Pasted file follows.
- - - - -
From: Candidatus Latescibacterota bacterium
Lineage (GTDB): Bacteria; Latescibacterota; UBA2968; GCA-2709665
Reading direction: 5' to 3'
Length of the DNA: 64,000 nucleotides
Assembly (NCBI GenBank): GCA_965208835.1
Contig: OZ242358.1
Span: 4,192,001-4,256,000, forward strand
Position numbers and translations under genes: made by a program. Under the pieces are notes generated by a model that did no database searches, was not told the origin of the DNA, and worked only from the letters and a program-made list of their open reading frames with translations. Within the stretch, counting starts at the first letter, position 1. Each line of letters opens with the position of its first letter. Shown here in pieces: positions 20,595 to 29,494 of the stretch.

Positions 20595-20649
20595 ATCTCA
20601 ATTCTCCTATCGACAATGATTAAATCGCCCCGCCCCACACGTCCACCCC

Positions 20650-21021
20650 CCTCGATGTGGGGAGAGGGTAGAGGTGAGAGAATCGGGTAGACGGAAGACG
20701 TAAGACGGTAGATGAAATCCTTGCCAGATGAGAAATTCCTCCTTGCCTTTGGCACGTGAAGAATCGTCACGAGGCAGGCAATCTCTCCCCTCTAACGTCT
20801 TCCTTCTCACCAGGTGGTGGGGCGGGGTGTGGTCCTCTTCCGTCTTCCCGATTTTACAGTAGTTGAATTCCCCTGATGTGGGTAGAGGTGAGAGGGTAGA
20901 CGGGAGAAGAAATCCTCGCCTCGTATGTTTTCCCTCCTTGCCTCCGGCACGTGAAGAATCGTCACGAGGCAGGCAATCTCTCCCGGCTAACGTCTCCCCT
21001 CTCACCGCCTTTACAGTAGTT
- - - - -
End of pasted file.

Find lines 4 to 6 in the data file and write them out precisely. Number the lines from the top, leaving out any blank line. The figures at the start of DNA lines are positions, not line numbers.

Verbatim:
Length of the DNA: 64,000 nucleotides
Assembly (NCBI GenBank): GCA_965208835.1
Contig: OZ242358.1